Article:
for (key in window) {
    if(ks.indexOf(key) == -1 && key !== "ks" && key !=="newKs") {
        newKs.push(key);
    }
}
console.log(newKs);

2

copy and paste the following code into your javascript console

var keys = Object.getOwnPropertyNames( window ),
    value;

for( var i = 0; i < keys.length; ++i ) {
    value = window[ keys[ i ] ];
    console.log( value );
}

all credits to RightSaidFred (Javascript - dumping all global variables)

i hope that helped you

  • 1
    This is not the answer to my question. – Flash Thunder Jun 24 '13 at 13:18
  • 1
    gooodd, this help! – Diogo Cid Nov 24 '14 at 12:20
  • Your answer is awesome, but I add console.info for better reading – AmerllicA May 17 '17 at 14:27
2

Easy way to list your globals I use sometimes. First put this code as early as possible, before any of your scripts executed.

var WINDOW_PROPS = Object.keys(window);

Then at the moment when you need to discover your globals just do something like this:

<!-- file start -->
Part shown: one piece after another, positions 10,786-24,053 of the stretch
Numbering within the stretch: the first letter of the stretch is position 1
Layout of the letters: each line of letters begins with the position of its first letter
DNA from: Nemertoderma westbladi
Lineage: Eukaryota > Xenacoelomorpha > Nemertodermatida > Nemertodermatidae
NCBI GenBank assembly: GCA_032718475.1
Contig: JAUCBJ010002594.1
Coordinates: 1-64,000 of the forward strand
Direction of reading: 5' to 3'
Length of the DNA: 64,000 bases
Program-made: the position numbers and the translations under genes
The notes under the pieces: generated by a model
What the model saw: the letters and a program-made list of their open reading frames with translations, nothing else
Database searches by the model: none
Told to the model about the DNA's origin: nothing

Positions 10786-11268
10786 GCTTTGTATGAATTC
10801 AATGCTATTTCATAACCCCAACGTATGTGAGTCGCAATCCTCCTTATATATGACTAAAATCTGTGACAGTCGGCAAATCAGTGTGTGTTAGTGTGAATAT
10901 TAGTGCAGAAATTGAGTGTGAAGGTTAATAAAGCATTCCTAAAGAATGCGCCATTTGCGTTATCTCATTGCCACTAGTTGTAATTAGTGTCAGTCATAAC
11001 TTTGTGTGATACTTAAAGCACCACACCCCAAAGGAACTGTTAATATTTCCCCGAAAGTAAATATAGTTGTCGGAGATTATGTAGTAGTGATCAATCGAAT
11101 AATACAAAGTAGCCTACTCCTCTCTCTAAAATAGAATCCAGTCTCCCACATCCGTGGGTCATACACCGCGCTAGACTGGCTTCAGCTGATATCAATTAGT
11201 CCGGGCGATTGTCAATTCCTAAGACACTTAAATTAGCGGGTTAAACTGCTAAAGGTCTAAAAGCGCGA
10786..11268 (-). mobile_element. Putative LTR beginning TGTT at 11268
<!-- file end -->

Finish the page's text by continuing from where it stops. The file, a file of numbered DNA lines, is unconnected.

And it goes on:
var GLOBALS = Object.keys(window)
    // filter the props which your code did not declare
    .filter(prop => WINDOW_PROPS.indexOf(prop) < 0)
    // prettify output a bit :) It's up to you...
    .map(prop => `${typeof window[prop]} ${prop} ${window[prop]}`)
    // sort by types and names to find easier what you need
    .sort();

console.log(GLOBALS.join("\n"));

I've used some ES6 features here to shorten the code. It's still not good for production, but good enough for debug purposes and should work in modern browsers.

0

This one-liner will get you pretty close, and does not require installing anything additional, or running code before the page loads:

Object.keys(window).filter(x => typeof(window[x]) !== 'function' &&
  Object.entries(
    Object.getOwnPropertyDescriptor(window, x)).filter(e =>
      ['value', 'writable', 'enumerable', 'configurable'].includes(e[0]) && e[1]
    ).length === 4)